Shaolin Girl

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“Shaolin lacrosse, rather than soccer.”

Shaolin Girl photo 02Rin Sakurazawa (Shibasaki) has been training in shaolin kung-fu for over eight years. When she returns to Japan, she finds her dojo abandoned and derelict, and her former master Kenji Iwai (Eguchi) is now working as a cook in a local restaurant. She is recruited by a waitress there, Minmin (Yuqi). for the lacrosse team at the local Seikan University, but learns some harsh lessons on the nature of teamwork The university president, Yuichiro Oba (Nakamura), has another agenda, and seeks to draw Rin over to the dark side, by getting her to use her skills for more violent ends which he can then exploit. But it turns out that she was sent to China for good reason…

After the recently reviewed Beach Spike took volleyball to extremes, albeit to dubious effect, the inspiration here is equally obvious. That’s clearest during the end credits, when a lacrosse shot does exactly the same “turning into a fiery dragon” thing as in Shaolin Soccer. Still, despite having Stephen Chow as executive producer, and the presence in minor roles of a couple of actors from Chow’s Western breakout, in Chi Chung Lam and Kai Man Tin, this does go its own way for much of the film. Fortunately, it doesn’t try to reproduce the “plucky bunch of underdogs” story, which Soccer was affectionately parodying. This is far more about Rin’s personal journey of enlightenment, as she realizes there’s more to that than simply the physical aspects. Indeed, if you’re looking for action, the first two-thirds of this will be pretty disappointing, and even the lacrosse games aren’t very interesting.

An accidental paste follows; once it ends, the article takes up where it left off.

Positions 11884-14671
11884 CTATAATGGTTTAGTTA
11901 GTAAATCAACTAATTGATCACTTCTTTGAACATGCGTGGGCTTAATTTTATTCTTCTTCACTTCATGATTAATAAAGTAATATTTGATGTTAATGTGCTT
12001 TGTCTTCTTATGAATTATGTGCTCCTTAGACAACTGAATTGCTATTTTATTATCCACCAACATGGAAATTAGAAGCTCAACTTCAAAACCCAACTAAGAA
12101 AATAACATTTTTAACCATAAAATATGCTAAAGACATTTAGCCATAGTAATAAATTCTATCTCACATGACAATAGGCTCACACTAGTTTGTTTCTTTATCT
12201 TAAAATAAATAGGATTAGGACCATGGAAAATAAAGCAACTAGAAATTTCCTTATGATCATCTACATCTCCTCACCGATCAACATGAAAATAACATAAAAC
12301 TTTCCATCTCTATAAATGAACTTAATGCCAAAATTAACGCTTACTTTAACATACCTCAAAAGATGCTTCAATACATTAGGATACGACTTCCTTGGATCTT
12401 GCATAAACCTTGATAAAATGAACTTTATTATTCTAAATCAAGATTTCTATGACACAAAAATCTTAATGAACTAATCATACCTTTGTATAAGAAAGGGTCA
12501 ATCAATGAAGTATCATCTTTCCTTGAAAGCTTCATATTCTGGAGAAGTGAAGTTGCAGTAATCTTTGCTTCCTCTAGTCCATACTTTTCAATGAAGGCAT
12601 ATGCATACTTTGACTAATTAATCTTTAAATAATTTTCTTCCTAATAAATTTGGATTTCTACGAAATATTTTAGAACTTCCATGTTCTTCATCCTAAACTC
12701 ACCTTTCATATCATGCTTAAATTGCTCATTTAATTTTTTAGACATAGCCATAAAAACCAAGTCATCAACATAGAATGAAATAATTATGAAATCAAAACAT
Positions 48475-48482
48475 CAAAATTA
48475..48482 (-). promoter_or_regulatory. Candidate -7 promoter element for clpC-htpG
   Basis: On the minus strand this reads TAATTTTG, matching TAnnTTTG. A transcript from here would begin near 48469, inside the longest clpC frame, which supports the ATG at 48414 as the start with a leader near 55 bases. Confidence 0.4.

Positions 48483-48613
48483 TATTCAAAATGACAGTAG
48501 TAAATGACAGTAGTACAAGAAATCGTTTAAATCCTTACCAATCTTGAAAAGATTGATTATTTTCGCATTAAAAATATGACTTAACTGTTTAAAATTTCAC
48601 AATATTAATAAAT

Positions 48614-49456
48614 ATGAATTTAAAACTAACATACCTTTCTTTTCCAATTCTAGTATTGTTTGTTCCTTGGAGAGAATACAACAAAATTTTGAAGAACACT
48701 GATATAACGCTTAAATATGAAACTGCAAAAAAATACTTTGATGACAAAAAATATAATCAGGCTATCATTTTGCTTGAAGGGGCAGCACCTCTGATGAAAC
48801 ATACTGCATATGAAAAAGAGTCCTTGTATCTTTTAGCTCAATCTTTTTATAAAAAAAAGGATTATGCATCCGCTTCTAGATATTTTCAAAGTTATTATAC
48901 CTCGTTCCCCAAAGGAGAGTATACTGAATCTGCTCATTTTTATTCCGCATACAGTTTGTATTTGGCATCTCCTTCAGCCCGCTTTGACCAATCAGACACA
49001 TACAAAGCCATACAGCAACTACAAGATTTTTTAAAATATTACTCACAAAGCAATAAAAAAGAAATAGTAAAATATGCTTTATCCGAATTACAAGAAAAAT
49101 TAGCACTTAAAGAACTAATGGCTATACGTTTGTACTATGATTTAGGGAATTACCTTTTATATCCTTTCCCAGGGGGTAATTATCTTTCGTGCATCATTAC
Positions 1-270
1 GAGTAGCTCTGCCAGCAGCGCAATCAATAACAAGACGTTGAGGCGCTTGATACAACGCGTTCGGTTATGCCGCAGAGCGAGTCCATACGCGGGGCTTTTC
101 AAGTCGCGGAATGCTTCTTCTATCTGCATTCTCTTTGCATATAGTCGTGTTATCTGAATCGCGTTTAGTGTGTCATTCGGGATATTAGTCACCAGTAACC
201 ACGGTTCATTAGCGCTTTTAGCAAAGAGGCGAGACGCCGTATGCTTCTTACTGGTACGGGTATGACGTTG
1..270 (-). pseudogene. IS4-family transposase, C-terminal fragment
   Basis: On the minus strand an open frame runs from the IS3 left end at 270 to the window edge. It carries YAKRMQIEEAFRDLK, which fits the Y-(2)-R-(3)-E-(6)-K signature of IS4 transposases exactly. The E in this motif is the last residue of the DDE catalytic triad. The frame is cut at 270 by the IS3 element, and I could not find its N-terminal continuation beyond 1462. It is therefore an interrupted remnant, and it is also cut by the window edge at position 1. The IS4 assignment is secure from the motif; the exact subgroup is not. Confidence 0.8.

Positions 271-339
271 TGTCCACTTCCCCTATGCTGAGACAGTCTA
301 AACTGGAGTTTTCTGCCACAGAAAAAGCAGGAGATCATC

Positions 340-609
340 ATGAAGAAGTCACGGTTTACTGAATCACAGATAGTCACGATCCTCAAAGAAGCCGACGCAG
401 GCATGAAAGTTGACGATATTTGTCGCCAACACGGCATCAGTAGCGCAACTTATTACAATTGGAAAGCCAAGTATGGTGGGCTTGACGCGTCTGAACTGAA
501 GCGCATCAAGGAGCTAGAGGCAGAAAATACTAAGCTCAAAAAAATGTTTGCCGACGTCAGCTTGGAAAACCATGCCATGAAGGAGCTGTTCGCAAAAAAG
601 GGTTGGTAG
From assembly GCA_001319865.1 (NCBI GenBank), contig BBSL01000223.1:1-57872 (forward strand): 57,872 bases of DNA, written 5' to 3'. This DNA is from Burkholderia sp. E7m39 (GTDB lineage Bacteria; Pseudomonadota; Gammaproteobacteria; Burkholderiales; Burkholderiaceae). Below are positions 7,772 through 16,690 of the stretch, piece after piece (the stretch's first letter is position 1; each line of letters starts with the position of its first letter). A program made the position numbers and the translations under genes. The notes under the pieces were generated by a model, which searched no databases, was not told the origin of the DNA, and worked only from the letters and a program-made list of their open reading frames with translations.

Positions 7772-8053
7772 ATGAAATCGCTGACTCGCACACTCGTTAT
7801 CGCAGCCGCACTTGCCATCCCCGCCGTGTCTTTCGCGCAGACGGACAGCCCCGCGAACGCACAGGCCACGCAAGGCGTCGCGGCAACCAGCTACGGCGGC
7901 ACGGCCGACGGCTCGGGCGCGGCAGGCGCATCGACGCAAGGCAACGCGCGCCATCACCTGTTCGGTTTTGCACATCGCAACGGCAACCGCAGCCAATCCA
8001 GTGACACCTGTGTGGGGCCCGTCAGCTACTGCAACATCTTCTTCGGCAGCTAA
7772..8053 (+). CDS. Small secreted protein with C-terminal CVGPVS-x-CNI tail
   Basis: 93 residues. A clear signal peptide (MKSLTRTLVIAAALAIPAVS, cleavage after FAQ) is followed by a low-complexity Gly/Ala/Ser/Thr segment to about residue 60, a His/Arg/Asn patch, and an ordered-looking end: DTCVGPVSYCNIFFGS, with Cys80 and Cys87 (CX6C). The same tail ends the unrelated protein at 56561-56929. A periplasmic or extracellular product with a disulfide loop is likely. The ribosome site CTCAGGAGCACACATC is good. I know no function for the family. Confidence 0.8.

Things certainly perk up in the final act, Rin eventually being provoked – mostly through attacks by Oba’s minions on everyone she cares for – into an assault on the villain’s lair. This appears to bear some relation to Bruce Lee’s unfinished Game of Death, as she works her way up through a pagoda, to the top level where she faces Oba, and… Well, things veer off into Matrix territory, with Rin apparently being The One, or something. If heavy on the CGI, it’s certainly spectacular, with the water effects being particularly lovely. All told, I didn’t mind this: it struck a nice balance between the elements, and it’s a winning performance from Shibasaki. However, it certainly suffers in comparison with its predecessor, and it appears clear Chow’s work on this, involved little more than cashing the cheques.

Dir: Katsuyuki Motohiro
Star: Ko Shibasaki, Tôru Nakamura, Kitty Zhang Yuqi, Yosuke Eguchi

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